Hey Laura, thanks for this. I still am amazed how many feelings and hopes and frustrations came for you and others at this conference. Thanks for writing this

    On another note – i am unsure how you mean you are a non-traditional student? PhD students don’t have a “traditional” age, background, etc. sure, you’re mature in a way and work full-time; so do many PhD students. Sure, you were already established in a non-edu career. That’s quite common for people who do graduate work in education. I’m not sure what “traditional” means in that sense. You are definitely unique, but there is no norm to set you against. It’s not like undergrads who are expected to be 18, never worked, never had kids. That’s a traditional students there, and when someone older, poorer, with kids, of a different race joins, they can be termed non-traditional

    And of course my context is completely different and i never got a chance to discuss that. I should blog it really soon. How is it that i am all the way in Egypt and i talk always about context, and yet i find these comversations valuable? It’s tricky, but i need to unpack it

    Finally – enjoy writing the acknowledgments section of your thesis. Always makes me happy to write one for anything i do – my thesis was my fave coz it’s 2 pages long 🙂

    Love u loads, Laura. Looking forward to you finishing this and…who knows what next? Hopefully HUGS


    1. Laura Gogia says:

      Hi Maha,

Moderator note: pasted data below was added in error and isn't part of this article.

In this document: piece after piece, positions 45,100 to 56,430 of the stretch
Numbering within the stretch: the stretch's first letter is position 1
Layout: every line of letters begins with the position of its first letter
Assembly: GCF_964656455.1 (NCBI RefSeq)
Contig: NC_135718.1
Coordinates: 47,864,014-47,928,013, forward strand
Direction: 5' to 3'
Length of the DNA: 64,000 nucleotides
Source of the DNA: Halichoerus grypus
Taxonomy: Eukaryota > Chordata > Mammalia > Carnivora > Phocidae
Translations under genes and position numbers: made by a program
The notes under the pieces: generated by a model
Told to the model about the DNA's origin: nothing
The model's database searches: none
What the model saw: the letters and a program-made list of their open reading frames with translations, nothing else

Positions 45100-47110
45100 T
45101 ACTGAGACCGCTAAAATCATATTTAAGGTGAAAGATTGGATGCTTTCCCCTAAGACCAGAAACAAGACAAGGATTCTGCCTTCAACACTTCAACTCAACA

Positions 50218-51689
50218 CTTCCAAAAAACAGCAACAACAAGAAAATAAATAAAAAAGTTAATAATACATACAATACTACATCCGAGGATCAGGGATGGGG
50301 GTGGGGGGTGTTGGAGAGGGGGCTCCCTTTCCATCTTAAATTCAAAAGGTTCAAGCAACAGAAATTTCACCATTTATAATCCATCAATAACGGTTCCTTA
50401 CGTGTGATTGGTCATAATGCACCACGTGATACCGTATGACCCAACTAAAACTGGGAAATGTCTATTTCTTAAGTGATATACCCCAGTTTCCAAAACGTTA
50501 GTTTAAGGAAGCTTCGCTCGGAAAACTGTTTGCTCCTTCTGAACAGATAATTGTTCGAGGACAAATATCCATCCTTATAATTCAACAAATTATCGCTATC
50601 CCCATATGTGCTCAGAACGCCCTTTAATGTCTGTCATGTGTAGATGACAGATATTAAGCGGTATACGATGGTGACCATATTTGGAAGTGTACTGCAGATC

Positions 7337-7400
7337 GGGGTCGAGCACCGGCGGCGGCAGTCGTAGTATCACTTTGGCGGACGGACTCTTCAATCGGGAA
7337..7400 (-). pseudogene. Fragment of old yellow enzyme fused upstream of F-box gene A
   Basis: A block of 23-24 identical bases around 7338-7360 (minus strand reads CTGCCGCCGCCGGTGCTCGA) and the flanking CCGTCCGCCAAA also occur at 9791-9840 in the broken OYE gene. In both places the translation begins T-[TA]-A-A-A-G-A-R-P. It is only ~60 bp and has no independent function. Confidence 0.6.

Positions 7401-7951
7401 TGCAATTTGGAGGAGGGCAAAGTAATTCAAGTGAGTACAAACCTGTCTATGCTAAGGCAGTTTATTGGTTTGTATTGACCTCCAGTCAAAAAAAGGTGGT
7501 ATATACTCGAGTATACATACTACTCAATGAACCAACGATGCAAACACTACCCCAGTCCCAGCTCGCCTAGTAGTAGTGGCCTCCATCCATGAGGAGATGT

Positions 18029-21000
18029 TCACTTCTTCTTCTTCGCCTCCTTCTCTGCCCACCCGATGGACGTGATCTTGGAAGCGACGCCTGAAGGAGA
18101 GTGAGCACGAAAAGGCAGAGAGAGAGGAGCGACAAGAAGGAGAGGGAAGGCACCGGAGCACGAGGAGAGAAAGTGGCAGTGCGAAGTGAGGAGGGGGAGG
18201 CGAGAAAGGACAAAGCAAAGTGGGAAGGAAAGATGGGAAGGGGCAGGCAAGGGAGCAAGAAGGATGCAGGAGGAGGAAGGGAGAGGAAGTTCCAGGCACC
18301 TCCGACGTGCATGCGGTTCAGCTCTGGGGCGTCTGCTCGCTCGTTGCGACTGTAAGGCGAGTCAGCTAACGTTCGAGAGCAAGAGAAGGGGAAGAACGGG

Thanks for your thoughtful comment. Sure, I am not trying to claim real hardship or prosecution and I think you know that, because you know me and because both of us would think that for me to do so would be utterly ridiculous. One thing that became clear at the conference is that different geographical regions have different terminologies for many of the same things. For example, this was my first brush with “casual faculty” (I think I have that right) to describe adjunct faculty in Australia. What might not have been clear from a distance is that we all had to define the most “basic” things before we spoke – what is staff? what is faculty? what is connected” etc. And so I was writing in the context of the conference and the way it was defined during Marcia Devlin’s keynote (overlaid, of course, with the way I define it here, in Virginia) – which is, first and foremost, a student who comes with a more diverse background than the average student. The second layer to that is that non-traditional students tend to have more and very important other identities that often are held in tension with the student identity. Finally, non-traditional students tend to approach situations with a different collection of cultural capital and therefore might feel “other” and be treated as “other.” I think Marcia would then move with you into the realm of disadvantaged (I don’t really “think” as much as I watched her do so in her keynote). Like everything else, nontraditional is a spectrum and “disadvantaged” is a spectrum as well. I could regale you with the struggle of language, culture, and lack of background knowledge (or, like Marcia mentioned in her keynote, “What font am I supposed to use?”) that I ran into when I started my phd program in education, but I won’t because I figured it out; I’m resilient and I was willing to adapt and I succeeded and became a stronger student because of it.